Early American Steel History: 1901-1950

Early American Steel History: 1901-1950

Steel built many of the modes of transportation and pieces of infrastructure we see in America today. The rapid development of steel technologies, pushed forward by companies like U.S. Steel, put America on a path for the massive growth of cities – and American vehicles. We'll explore the early history of the use of steel, the companies involved, and how steel shaped America.

Early steel companies

One of the earliest — and ultimately biggest — steel companies in the United States formed when Andrew Carnegie and Charles Schwab created Carnegie Steel Company together with Chicago-based Federal Steel Company. This company would later become the extraordinarily large United States Steel Corporation.

Technology changes

By 1910, American steel mills were already making more steel than any other country. Mid-19th century transformations pushed steel production from 1.25 million tons to 10 million tons — then 24 million tons by 1910.

Steel manufacturing had undergone significant changes with the well-known Bessemer process and open hearth furnaces. Coming onto the scene at this time was Paul Héroult's electric arc furnace, known as EAF. This kind of furnace would send an electric current through already charged metal. The result was exothermic oxidation and very high temperatures in excess of 3,000°F. While EAFs were originally specialized, by the time World War II broke out, they were being used for producing alloys. They were soon deployed across all major steel manufacturers because they were a relatively low investment solution to making lots of steel, faster.

A big advantage of EAFs was that they could make steel from scrap and required less energy to run, which is hard to believe given the temperature it could reach! They also required less time. While open hearths require time and energy to fire back up, EAFs could be nearly turned on and off for a worker to go on break — though factories operated nearly 24 hours a day during World War II.

Being able to recycle steel made a big difference in price as companies were not as reliant on ore that had been mined. This made steel much more affordable as the process of removing ore from the ground is quite expensive and time consuming.

While these methods helped increase output, you may be surprised to learn that American steel production peaked after the 1950s. In fact, it wasn’t until 1969 that production peaked at 141 million tons.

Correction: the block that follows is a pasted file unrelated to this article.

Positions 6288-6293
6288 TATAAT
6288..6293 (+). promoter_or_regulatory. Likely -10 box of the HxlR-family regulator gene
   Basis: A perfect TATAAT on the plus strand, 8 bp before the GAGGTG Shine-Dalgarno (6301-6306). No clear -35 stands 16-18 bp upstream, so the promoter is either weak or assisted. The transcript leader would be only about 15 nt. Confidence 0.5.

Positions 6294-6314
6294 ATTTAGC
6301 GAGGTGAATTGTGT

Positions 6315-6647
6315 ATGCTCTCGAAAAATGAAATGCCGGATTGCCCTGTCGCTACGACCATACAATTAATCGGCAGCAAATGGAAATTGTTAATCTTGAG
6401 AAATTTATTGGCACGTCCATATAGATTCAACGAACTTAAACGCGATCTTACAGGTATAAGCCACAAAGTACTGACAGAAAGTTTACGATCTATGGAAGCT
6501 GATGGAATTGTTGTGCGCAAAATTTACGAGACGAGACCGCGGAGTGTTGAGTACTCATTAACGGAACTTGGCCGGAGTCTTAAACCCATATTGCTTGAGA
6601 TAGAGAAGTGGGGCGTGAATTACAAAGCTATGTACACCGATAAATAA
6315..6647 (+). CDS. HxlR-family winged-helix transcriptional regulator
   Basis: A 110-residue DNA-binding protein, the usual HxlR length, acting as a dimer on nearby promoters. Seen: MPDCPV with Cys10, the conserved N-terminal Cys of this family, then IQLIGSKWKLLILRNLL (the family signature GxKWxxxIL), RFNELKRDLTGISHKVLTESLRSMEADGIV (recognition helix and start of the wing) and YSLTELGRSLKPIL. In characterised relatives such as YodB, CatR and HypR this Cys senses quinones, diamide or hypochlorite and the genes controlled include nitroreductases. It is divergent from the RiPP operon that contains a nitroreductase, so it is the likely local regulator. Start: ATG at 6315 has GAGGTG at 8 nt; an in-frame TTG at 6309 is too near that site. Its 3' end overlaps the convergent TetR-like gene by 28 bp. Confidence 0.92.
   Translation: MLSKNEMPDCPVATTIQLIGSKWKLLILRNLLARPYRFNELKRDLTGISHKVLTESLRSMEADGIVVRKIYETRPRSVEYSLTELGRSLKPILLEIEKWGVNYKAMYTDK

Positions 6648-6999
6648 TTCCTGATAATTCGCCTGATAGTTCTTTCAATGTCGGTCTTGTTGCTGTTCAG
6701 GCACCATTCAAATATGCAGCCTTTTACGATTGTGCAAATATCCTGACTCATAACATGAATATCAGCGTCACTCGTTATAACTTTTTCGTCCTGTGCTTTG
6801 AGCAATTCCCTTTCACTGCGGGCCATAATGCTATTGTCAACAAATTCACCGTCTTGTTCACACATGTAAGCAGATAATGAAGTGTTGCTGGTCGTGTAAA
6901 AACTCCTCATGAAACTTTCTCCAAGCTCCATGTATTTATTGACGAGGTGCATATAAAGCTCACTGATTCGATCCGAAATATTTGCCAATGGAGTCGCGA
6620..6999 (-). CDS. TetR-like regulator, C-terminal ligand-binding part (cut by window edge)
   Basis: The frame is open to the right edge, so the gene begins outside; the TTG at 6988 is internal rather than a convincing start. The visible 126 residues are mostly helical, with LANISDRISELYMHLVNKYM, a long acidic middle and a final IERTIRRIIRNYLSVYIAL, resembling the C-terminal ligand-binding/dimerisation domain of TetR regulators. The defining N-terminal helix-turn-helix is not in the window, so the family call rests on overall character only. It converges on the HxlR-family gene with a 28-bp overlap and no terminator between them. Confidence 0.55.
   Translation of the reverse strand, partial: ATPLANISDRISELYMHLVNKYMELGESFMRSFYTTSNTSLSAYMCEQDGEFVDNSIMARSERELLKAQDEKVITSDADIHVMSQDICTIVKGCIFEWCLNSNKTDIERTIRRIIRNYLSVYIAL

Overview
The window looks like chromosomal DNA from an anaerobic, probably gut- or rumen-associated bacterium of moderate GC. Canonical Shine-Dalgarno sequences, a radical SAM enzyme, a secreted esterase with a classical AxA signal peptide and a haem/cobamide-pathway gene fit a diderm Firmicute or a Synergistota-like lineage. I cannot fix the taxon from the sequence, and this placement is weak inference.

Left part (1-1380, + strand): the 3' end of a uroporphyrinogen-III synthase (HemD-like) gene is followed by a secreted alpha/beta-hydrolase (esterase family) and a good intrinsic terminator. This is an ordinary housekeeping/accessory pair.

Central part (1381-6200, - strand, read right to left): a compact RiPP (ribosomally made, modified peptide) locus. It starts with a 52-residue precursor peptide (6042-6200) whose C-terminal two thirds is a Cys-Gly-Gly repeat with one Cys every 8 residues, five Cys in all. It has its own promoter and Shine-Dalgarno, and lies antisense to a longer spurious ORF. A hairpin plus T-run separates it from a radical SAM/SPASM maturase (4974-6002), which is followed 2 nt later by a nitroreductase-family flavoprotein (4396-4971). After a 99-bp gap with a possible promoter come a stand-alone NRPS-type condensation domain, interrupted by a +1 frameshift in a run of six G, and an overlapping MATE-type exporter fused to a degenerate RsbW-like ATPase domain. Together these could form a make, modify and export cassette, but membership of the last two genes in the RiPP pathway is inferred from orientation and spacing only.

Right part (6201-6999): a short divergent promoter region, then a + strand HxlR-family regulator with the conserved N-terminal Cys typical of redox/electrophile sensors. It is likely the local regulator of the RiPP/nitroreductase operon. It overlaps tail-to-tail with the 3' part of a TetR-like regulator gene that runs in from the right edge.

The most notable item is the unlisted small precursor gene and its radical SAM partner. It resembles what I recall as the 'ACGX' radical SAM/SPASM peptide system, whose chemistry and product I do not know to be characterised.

Extreme value

As cities seemingly rose out of the earth from the east coast to the west coast, steel demand remained high. The result? U.S. Steel became the first company valued at over $1 billion dollars. This was also the result of many mergers with National Steel Corporation, American Steel and Wire Company, and many more that would be bought out by larger companies in an effort to consolidate steel mills and competition. We could include more names, but the number is almost countless.

Part of the reason for drastic growth of the American steel industry throughout the 20th century was the Second World War. While other countries like Japan and Germany were devastated by war, American companies were largely untouched and were able to produce half the world's steel — in part due to a lack of European and Asian mills. The United States did help war-torn countries in Asia and Europe develop their own mills, and some people believe this led to the decline of the American steel industry. The bigger culprit, however, was improved steel-recycling practices that required less ore and fewer workers.   


Steel made life easier for everyone. Steel could be used to make vehicles, and newer processes made the distinctive wing shape on some 1940s and 1950s-era cars possible. Household appliances nearly automated certain chores like washing clothes or preparing dinner that would take hours of hard work to complete before. Bridges could also span rivers and make trips to other cities and communities shorter, safer, and easier.

Improvements in steel-production processes and facilities also made more jobs possible with workers being needed all along the production and value chain. The increased availability and quality of steel led to the development of infrastructure and communities, leading to jobs for those who wanted to get to work.

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